There are good prospects for export growth from LDCs in this market. Sales of herbal medicine alone are estimated to have exceeded US$ 12.5 billion in 1994 and US$ 30 billion in 2000, with annual growth rates averaging between 5% and 15%, depending on the region. The herbal supplements market had an even higher annual average growth rate of 25% between 1990 and 1997.
Markets for herbal medicine in developed countries -- especially in Europe and the United States -- are highly regulated and very difficult to penetrate, particularly for developing countries and LDCs whose products have not undergone the stringent tests applied by developed country pharmaceutical manufacturers before mass production.
Rising global interest in medicinal plants has also created a sustained and largely 'underground' trade in plant materials, many of which are being collected in LDCs in an unregulated manner, resulting in indiscriminate harvest of wild varieties and serious damage to biodiversity.
It is, therefore, not possible to assess global trade in all medicinal plants. A substantial part of this trade is not recorded. In addition, official trade statistics either do not identify the plants individually, or do not separate their medicinal use from other usage. Total recorded exports of medicinal plants from LDCs peaked at US$ 37 million in 1998 before falling to a reported US$ 27 million in 1999. They averaged around US$ 31 million a year from 1995 to 1999.
Major trade constraints
* Lack of knowledge of supply. Few, if any, LDCs have carried out an inventory of species and sustainable off-take on the basis of gathering or limited husbandry. Prospects for cultivation are yet to be studied. At present, few LDCs have the resources and institutional capability to advise on policy or the regulatory mechanisms to provide consistently high-quality products. Know-how in processing technologies is also deficient, as is the availability of sustainable production processes.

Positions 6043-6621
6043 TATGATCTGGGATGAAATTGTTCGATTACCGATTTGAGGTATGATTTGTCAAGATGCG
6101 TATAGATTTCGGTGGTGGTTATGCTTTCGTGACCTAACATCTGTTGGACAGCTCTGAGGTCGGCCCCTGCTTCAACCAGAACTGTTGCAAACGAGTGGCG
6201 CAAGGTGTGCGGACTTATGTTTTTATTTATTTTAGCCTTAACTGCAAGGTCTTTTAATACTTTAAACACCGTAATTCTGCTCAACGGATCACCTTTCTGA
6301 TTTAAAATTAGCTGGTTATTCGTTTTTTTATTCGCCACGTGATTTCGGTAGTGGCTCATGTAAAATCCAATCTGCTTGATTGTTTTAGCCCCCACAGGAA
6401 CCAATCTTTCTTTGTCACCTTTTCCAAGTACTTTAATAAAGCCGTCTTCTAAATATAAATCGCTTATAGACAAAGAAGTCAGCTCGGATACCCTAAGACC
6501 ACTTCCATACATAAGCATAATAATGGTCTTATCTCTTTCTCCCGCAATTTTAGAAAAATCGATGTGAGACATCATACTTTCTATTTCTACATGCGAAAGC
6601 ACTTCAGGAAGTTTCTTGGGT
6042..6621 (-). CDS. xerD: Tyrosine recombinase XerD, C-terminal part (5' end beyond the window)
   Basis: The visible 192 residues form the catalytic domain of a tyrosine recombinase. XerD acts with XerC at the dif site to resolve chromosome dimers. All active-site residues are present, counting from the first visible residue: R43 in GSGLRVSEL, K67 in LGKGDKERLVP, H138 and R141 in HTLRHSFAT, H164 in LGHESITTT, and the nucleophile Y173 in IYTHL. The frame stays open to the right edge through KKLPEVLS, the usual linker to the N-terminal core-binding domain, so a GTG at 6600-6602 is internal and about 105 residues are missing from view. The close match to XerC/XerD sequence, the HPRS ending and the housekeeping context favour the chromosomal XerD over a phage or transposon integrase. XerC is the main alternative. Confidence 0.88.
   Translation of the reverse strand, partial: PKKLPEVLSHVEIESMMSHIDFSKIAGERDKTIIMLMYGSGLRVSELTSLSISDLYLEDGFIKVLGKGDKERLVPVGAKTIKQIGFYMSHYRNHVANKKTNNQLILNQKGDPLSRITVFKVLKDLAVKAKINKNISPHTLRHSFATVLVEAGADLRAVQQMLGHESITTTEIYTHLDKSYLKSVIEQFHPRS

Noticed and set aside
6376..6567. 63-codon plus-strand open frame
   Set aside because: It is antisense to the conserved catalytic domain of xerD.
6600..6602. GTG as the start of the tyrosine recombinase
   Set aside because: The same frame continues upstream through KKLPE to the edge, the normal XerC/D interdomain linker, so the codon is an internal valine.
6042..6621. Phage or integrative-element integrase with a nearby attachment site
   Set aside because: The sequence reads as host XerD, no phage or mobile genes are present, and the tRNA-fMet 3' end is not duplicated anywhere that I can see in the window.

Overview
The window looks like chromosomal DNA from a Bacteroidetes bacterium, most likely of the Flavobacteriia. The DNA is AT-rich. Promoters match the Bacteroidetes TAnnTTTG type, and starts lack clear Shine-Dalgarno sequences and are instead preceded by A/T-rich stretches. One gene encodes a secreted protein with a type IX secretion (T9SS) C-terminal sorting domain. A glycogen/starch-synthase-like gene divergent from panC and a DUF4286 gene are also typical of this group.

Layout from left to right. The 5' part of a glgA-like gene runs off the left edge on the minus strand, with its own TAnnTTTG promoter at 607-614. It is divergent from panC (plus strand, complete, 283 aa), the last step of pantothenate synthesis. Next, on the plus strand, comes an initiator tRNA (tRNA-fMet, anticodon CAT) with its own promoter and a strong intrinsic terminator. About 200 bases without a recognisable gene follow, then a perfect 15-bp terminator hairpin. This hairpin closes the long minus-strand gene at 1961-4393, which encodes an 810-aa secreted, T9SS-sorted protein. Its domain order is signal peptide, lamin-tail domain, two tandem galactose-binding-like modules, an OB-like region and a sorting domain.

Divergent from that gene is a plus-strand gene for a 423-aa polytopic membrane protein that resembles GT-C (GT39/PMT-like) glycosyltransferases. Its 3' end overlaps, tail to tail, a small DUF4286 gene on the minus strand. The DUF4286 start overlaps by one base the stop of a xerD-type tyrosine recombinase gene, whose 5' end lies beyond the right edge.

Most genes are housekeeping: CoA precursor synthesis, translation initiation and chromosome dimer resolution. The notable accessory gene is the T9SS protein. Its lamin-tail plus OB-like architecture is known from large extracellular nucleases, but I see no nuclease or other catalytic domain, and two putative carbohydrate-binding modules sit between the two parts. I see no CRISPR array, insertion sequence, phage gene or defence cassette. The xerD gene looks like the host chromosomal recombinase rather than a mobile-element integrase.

* Limited knowledge of properties. There is also limited knowledge of the herbs' medicinal properties beyond traditional knowledge and belief. This restricts the use and marketability of the plants.
* Intellectual property rights. An issue of potentially huge importance to the LDCs and all developing country exporters is intellectual property. Plants have been used in traditional medicines for centuries and hence cannot be protected by patent. They can be registered as individual or regional trademarks, with explicit rules of origin. Knowledge of the whole intellectual property fights (IPR) field is limited in the LDCs, as is access to IPR systems.
* Prospects, policies and strategies for LDCs. LDCs should aim to cultivate in a sustainable manner and enter markets at the early stages of the value chain by first supplying developed country manufacturers with unprocessed raw materials. Then they can move towards providing herbal supplements before tackling the highly regulated market for herbal remedies.
* Explore alternative sales techniques. Alternative sales techniques, especially sales via the Internet, are available to the LDCs. According to the Nutrition Business Journal, dietary supplement sales on the Internet reached US$ 40 million in 1998, an increase of US$ 12 million over 1997 figures. This accounts for only 0.3% of the total 1998 United States supplement market of US$ 13.6 billion. However, the rate of sales growth for supplements on the Internet far exceeds that of natural foods and mass-market stores, and multilevel marketing.
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